My thanks to Press 53 for a review copy of this book via NetGalley.
Having read and loved Tara Lynn Masih’s novel My Real Name is Hanna (a piece of historical fiction that I highly recommend), when I saw this collection of short stories on NetGalley, I of course had to read it. How We Disappear is a set of twelve short stories and a novella which are all separate (in fact set in different places with different themes and characters), and yet share the theme of disappearance—each in a different way (of people, of connect, of love, etc). Most have a note of melancholy to them, but most also do leave us with a feeling of hope—sometimes of happiness and better times, at others, simply peace with what is. In fact, letting go or making peace with the past, either to make a fresh start or simply to carry on is a theme that more than one story touches on. Some even take us into dream-like, fantasy territory. The stories take us to various locations from Siberia to contemporary and historical America, Puerto Rico and Belgium. Beautifully written, both the very short and longer ones are impactful.
While I by and large liked all the stories in the volume, some stood out more than others. The opening story, ‘What You Can’t See in the Picture’ was one of these. This is about a woman with extraordinary facial recognition skills (a super recognizer) who works for the police department and is assigned the case of a missing teen who suffers facial blindness. This powerful story explores the emotional connect formed over fleeting moments between rescuer and rescued which will impact them very differently in their respective lives.
‘Delight’ is the story of a young woman who makes confections for a small shop in her beach town in Puerto Rico, but who has suffered loneliness and neglect in her life, partly because of a disfigurement. We follow her through one very special week in her life, as she makes new sweets each morning (the descriptions make one want to eat these), and meets someone who brings a new ray of light into her life. But is this the real thing?
I also very much liked ‘Agatha: A Life in Unauthorised Fragments’ which traces one of my favourite authors, Agatha Christie’s life through small episodes. Starting with the very disconcerting episode in her childhood when someone pinned a live butterfly to her hat, the effect of which only her mother was able to understand, to her love of music, becoming a VAD and learning about poisons, meeting, marriage and separation from Archie Christie to her love for archaeology and marriage with Max Mallowan, this story gives one a journey through the ups and down of Christie’s life, including the days she mysteriously disappeared. Many of these were familiar to me from her autobiography, but I really enjoyed reading this.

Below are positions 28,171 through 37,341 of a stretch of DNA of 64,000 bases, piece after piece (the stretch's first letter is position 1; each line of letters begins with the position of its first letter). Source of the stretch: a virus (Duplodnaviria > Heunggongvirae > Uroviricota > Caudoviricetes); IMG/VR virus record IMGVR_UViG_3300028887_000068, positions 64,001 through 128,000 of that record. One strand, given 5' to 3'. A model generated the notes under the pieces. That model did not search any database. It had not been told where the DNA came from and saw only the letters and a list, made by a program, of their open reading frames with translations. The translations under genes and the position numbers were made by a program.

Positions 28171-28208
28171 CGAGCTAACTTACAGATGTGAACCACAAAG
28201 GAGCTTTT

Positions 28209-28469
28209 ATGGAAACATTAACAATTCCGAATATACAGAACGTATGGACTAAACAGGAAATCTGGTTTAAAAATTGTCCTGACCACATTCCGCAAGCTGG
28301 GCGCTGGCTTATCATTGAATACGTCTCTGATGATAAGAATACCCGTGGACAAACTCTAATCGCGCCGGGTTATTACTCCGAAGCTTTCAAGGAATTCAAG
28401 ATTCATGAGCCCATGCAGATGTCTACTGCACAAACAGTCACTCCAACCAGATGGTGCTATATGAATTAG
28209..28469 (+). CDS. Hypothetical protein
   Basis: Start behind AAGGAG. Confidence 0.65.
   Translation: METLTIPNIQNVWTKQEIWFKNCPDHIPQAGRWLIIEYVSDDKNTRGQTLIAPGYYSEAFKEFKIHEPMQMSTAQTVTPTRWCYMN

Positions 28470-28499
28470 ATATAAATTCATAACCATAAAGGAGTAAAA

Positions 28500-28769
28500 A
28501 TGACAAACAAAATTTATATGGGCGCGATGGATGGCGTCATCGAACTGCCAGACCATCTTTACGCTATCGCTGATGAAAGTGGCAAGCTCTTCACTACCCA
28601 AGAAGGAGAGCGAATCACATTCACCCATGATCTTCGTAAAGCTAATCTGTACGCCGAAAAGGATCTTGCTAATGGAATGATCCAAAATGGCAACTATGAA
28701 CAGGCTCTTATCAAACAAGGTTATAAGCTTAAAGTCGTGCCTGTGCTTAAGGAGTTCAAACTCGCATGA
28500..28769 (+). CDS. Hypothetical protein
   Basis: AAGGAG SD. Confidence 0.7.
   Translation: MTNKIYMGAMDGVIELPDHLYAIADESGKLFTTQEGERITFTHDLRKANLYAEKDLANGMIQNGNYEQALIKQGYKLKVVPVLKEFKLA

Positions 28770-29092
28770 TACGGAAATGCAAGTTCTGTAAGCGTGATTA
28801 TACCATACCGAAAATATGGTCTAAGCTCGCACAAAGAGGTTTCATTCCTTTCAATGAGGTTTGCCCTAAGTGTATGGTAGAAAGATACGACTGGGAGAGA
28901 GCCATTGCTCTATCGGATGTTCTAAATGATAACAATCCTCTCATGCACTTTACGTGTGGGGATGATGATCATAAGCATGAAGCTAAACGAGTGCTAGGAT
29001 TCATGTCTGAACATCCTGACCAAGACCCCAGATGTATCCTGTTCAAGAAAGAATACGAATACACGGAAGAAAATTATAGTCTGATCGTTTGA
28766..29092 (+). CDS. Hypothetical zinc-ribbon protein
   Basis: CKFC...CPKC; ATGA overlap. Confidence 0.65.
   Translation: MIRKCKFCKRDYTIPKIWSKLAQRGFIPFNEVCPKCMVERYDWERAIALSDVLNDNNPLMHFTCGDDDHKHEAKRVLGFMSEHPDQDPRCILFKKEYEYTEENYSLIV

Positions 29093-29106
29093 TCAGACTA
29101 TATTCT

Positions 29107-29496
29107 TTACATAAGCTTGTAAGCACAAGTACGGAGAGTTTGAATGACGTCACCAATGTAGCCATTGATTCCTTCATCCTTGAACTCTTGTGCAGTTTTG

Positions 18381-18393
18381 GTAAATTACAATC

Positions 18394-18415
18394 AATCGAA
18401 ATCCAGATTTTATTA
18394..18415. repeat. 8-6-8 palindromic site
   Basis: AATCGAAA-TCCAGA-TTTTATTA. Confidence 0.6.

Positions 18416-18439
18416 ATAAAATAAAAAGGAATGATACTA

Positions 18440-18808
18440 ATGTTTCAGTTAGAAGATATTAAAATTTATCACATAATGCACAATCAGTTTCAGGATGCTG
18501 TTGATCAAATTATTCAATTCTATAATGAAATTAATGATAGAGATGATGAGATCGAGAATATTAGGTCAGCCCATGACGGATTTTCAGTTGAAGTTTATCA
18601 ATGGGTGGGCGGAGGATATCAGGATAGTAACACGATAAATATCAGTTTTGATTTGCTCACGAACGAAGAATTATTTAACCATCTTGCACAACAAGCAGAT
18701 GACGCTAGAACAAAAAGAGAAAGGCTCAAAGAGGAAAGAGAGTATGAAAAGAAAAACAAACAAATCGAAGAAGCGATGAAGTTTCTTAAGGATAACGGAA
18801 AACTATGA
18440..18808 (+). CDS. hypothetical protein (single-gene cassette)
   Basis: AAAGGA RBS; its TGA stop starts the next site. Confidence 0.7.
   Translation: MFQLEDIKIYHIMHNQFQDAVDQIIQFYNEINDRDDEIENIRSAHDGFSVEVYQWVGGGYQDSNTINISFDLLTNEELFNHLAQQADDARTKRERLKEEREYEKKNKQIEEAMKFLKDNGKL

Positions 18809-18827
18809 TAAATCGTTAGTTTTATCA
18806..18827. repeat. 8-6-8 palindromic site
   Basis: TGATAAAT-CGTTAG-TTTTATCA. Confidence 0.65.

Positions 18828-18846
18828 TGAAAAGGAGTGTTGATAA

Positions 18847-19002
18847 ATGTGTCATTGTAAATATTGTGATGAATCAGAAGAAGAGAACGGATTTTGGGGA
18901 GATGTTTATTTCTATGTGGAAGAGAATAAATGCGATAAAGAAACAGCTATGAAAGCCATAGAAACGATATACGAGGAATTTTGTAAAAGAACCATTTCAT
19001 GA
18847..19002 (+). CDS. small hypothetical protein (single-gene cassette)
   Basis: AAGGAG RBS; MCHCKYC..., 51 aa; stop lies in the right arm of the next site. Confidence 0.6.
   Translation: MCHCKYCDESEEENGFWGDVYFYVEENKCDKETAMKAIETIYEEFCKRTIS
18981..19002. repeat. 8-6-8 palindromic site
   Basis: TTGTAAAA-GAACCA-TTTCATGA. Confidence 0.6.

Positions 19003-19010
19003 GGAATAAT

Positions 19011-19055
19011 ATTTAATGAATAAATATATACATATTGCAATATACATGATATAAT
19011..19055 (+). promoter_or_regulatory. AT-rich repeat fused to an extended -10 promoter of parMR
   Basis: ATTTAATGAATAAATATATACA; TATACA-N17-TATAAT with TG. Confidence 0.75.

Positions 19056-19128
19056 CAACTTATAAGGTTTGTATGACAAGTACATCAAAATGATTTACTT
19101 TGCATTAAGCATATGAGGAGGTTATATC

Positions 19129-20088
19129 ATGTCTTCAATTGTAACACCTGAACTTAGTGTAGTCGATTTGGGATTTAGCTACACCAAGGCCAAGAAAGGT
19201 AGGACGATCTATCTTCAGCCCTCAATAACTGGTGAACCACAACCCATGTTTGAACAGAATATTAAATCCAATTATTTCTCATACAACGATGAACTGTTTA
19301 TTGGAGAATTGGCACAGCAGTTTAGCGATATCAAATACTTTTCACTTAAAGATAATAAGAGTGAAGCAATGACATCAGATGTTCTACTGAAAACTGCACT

‘Bird Man’ was a beautiful and emotional tale of a bond formed between a woman who visits Belgium to find her pilot father’s grave and the woman in Belgium who she finds has been caring for it. While told from the daughter’s perspective, the story explores the thoughts and burdens both women are carrying.
‘In a Sulfate Mist’ is a story of new love, new bonds; a woman in search of love arrives to meet in real life someone she has ‘met’ online, right in the middle of mayfly season. Thinking through her own doubts and what she believes are signs, she must make up her mind, amid the added complications of the mayflies.
‘If You Had Stopped’ is a very short but heartbreaking story of a woman who sells fresh fish, and the adversities of her everyday life and circumstances which become part of her and her wares. How many such do we pass by each day, and how little we know what they are facing.
‘Notes to the World’ takes us to the Siberian Taiga where a bond of different sort forms between a sable hunter and a woman in whose cabin he takes shelter; only that the cabin itself is empty and he gets to ‘know’ her through some notes she has written and left for someone to find. This story sort of put me in the mind of The Bear and the Nightingale by Katherine Arden at one level touching those same themes.
Finally, the novella ‘An Aura Surrounds the Night’ tells the story of two sisters Mercy and Melody, exploring the relationship the two share, family dynamics, and also the theme of loss and how memory (in fact happy memories) is all we have and really need to rely on to cope, to carry on.
All the stories in the volume feature characters one feels for, even empathises with; emotions, bonds, connect are explored between the characters and the people and places they care for, but these are also what the reader feels and develops for them.
A wonderful collection, but one I’d recommend reading spread out perhaps because most of these do tend to go into heavier, emotional territory.